The House of Mirth (1905)
The Age of Innocence (1920; Pulitzer Prize)
Prolific and masterful, Wharton was appreciated both in her own time and in ours. Her delicately scathing (yes, you read that right!) novels about upper-class society in turn-of-the-20th-century America reveal the scandals, hypocrisies, and delusions that went to its very core. What makes her novels so timeless is Wharton's ability to write about a group of people from the inside out, having lived the life she skewers and examining its elements with a cold, often dispassionate, eye.
Despite the 15 years that separate The House of Mirth and The Age of Innocence, these novels ask us to think about many of the same issues: the fates of women exiled from "society;" its complex and complicated taboos, traditions, and expectations that hamper self-expression and passion; and the ways in which characters seek release and affirmation beyond its confines. Wharton's prose mimics the politeness and correctess of the group she studies, inviting us to enter a world that soon resembles a gilded prison. The parties, operas, balls, lunches, and "at homes" are the backdrops against which characters scheme and plot their way into profitable marriages or business partnerships.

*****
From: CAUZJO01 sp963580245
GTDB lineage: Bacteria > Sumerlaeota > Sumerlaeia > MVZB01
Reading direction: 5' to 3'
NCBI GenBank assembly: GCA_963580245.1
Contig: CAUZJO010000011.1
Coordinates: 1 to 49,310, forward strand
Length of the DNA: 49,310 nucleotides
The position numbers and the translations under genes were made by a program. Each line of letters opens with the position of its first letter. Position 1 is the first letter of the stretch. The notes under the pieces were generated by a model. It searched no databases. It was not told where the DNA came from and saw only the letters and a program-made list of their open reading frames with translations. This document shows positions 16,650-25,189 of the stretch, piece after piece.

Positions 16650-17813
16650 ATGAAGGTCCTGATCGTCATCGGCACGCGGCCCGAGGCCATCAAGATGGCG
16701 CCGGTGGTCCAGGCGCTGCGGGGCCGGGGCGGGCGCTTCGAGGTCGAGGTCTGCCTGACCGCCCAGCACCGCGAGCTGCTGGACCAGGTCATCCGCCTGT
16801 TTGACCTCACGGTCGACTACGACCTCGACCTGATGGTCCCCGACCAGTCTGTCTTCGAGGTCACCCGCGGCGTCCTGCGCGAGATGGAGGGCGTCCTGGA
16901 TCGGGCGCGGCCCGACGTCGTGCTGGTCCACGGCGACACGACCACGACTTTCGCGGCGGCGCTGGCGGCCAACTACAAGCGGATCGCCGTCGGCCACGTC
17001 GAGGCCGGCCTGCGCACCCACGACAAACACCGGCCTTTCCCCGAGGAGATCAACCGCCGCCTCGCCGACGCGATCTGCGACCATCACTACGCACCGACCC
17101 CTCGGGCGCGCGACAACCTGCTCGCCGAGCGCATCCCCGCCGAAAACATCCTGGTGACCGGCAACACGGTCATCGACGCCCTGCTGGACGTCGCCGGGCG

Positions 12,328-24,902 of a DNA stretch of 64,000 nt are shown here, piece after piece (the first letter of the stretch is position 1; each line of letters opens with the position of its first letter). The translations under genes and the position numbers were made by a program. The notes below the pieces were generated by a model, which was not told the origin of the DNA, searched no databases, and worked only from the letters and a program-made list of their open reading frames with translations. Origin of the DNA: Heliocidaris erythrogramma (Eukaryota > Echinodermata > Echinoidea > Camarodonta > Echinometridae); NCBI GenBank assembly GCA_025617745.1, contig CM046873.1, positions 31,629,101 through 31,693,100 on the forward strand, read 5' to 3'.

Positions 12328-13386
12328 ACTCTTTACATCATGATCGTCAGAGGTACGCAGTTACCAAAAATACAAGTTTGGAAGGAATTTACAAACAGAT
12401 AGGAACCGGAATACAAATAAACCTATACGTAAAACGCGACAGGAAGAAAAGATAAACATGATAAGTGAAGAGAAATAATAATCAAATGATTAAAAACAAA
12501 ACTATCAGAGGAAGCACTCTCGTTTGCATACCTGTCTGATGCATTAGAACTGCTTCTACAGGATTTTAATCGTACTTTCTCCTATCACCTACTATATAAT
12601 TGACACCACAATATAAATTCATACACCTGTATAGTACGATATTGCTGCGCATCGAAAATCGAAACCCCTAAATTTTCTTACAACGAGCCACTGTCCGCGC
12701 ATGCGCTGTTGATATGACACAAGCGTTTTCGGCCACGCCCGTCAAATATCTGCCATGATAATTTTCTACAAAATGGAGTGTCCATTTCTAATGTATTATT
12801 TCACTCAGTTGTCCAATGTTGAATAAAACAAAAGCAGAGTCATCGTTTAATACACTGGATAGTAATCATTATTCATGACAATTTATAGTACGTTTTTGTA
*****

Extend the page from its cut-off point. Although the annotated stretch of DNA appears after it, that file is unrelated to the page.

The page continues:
Both of these novels leave the reader hopeful and hopeless at the end: hopeful, because one or two characters said, "to hell with stupid, unspoken rules that breed unhappiness;" hopeless, because those very characters were ultimately broken down and ground to bits by the machine they tried to stop.